How to achieve a metal engraving effect in Adobe Illustrator CC?
I want to make more realistic looking laser-engraved logo mockups for clients but can't seem to get it quite right. I might need a new approach and could definitely use some perspective.
Details: I produce mockups on a stainless steel cylinder, basically, taking grayscale .AI logos and turning them into something more representative of the finished product which is a laser-etching of the logo on the steel. I have tried messing with the opacity, gradients, transparency effects, color swatches, etc. in Illustrator CC. It looks ok but not the most realistic and I want to make sure customers understand what they are ordering.
Any help would be much appreciated! Example below:
I have no idea why you would ever bother trying to do this in Illustrator. Surely you aren't supplying vector product mockups to clients. So I assume all you need is a jpg, png, or pdf of the mockup. Photoshop makes this very easy.... Illustrator doesn't. You, of course, want the vector (Illustrator) logo, but you can utilize that in Photoshop directly.
The first thing I'd do is get some blank product shots which don't have blown-out highlights. Good product photography will help immensely. The product shots you've posted will do nothing but make you work 500% harder for results that are, at best, 30% as good. Good photography makes a world of difference.
Then, for me, it would be a simple matter to set up a layer style I can apply to logos quickly.
I'd start with a straight black and white logo, no greyscale. Since it's being etched, I'm assuming black and white logos are used and preferable. So this shouldn't take any extra work.
Then I'd open the product shot in Photoshop and place the black and white logo as a smart object and apply a few layer options.
First I'd reduce the fill opacity for the logo to around 10% and set the layer blend mode to Multiply. This slightly darkens the area where the logo is present.
Then I'd add a small Bevel & Emboss layer style to add a bit of depth.
Note that it's merely a 1 pixel emboss. It's not much, just enough to convey a tiny amount of depth. The angle of the emboss should match the general lighting angle of the photo. The photos I used was shot head-on so 90Â° works best. The altitude of the emboss should match the general position (vertical) of the lighting. For the altitude, 90 equals dead front, straight on, lighting. Lighting from above will have a lower altitude number and lighting from below will have a higher altitude number. I set mine to 70Â° to indicate slightly higher than straight-on front lighting. Also note I've reduced the values for the highlight and shadows. These settings are more your preference as to what appears to be a good depth to you.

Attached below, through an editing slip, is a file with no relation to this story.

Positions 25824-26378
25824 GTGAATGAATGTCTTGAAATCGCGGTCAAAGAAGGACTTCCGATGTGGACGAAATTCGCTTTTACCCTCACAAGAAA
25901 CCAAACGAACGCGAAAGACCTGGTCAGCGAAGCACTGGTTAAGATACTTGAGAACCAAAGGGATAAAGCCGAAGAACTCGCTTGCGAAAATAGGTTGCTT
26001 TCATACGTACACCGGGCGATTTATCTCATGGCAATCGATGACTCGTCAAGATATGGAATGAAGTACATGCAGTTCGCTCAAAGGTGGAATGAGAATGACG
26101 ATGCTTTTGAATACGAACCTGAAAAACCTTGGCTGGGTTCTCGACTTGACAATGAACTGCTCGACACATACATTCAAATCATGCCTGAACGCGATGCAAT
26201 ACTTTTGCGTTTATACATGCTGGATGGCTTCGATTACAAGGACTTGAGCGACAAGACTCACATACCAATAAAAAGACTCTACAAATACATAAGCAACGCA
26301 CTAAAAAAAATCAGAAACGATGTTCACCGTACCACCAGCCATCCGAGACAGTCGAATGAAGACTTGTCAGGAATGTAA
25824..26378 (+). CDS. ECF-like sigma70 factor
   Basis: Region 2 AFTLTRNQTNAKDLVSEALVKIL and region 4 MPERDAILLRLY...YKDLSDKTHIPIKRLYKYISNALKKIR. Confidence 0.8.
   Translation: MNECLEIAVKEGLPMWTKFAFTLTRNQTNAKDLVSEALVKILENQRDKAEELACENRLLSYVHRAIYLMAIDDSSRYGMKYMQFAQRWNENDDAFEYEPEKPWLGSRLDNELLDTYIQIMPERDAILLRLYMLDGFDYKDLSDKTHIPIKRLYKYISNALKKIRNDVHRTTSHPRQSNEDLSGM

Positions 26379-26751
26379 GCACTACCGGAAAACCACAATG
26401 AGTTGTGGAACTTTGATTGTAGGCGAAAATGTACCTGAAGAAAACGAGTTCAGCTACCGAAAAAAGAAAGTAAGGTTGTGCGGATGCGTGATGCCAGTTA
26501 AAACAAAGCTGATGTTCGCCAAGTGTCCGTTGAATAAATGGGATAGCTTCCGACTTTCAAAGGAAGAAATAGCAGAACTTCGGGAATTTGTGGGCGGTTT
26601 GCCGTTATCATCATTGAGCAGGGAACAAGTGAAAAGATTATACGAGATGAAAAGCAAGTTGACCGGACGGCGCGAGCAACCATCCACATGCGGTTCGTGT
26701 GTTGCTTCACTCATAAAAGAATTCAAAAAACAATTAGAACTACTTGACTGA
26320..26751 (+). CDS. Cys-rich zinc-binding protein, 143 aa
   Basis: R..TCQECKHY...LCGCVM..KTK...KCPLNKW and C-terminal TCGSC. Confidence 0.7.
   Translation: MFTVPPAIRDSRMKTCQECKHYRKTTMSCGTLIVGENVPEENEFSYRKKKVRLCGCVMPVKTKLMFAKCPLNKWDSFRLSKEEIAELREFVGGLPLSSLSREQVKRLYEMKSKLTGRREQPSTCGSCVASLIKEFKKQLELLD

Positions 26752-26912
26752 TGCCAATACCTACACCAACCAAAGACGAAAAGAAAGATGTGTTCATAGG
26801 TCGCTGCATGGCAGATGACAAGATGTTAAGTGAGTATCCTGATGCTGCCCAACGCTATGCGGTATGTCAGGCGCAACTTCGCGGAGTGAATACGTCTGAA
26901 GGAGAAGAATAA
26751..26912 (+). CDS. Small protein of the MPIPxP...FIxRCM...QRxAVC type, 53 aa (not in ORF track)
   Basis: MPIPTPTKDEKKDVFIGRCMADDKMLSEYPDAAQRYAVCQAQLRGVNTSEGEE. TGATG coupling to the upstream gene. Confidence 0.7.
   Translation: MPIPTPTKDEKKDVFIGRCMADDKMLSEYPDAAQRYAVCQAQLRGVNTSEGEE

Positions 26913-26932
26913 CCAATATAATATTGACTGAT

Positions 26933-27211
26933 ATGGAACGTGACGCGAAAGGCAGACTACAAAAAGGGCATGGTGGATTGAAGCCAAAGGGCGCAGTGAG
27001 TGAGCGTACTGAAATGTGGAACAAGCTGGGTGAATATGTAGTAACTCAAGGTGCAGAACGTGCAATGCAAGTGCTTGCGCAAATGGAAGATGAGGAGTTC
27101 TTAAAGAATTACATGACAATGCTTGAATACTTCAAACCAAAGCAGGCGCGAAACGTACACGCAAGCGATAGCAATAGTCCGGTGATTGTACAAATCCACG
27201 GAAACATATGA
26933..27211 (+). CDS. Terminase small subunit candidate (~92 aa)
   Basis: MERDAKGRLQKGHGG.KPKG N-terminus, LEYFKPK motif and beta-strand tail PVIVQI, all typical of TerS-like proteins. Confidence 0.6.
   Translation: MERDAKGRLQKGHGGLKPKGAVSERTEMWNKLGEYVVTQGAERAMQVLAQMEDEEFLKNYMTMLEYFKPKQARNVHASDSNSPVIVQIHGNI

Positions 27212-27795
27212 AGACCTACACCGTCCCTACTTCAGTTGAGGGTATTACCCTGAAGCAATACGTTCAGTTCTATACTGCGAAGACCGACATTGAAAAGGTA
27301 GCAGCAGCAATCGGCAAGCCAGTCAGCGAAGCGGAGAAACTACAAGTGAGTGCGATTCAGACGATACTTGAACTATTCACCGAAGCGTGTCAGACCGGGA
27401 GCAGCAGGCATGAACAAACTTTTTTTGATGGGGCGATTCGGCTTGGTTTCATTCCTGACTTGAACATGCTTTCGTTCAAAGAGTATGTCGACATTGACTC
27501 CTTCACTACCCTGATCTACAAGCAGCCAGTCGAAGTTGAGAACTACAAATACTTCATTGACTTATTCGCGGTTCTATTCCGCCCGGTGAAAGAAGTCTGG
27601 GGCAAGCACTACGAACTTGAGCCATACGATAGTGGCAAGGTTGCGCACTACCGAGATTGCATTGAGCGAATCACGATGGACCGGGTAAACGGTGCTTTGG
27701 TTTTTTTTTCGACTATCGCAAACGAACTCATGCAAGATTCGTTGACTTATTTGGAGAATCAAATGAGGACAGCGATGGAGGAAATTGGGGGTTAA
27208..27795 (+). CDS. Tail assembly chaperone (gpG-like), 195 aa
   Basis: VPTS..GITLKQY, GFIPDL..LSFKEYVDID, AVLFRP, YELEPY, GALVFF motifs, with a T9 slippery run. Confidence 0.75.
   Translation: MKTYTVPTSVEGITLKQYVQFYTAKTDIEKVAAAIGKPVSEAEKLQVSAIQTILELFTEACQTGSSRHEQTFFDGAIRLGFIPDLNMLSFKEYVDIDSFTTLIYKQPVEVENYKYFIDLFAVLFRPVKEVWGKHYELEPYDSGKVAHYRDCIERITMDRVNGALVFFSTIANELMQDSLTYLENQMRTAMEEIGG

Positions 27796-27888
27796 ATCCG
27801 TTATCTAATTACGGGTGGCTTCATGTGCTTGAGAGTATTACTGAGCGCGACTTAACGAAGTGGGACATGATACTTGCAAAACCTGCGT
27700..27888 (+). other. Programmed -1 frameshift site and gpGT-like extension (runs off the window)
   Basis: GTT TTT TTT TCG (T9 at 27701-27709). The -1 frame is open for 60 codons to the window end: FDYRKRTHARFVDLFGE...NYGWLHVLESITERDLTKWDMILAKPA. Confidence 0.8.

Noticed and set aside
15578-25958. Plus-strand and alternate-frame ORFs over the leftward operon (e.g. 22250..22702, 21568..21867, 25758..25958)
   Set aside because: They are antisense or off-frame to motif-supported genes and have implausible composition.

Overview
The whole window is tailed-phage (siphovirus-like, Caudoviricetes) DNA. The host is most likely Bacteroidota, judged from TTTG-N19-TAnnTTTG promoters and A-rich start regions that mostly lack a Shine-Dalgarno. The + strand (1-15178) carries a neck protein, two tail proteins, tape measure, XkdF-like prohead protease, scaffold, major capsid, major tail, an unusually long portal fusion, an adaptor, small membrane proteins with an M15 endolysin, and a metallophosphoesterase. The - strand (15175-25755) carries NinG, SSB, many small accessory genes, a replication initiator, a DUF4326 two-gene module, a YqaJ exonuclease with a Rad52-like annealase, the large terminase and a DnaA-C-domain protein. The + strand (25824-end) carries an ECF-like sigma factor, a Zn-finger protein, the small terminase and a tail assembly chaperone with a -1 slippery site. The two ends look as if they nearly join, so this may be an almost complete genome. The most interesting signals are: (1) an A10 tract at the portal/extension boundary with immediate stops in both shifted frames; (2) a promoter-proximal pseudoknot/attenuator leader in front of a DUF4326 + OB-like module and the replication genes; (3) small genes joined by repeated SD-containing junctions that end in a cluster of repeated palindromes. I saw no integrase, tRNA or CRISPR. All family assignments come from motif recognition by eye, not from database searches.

Depending upon placement and the product shot, you may want to 1) create a new smart object with your logo and the layer styles added by highlighting the layer in the Layers Panel and choosing
Convert To Smart Object from the Layer Panel Menu. You can then choose
Edit > Transform > Warp... and add a bit of a bulge the logo to mimic the curve of the product:
This may not be needed overall if the product shot doesn't have a sharp curve to it.
This is just a general method I'd use. A great deal depends upon the actual product shot but generally this type of technique will pick up (or rather allow to show through) the existing highlights and shadows of the object itself.
After all this, to change the logo, you just need to double-click the smart object for the existing logo, place a new logo inside the smart object, delete the old logo and save. Then close the Smart Object window and the product shot will update with all the appearance settings applied to the new logo smart object. So, once configured it should be very quick and simple to insert different logos.
If you must use Illustrator, the same basic technique would apply.... place logo above product, reduce opacity, set to multiply, then you'd add a small inset black stroke at a reduced opacity and a small inset white stroke at reduced opacity to indicate depth. You could use the Graphic Styles Panel in Illustrator to apply similar appearance settings to new logos down the road, provided you set up everything in the Appearance Panel rather than as separate objects.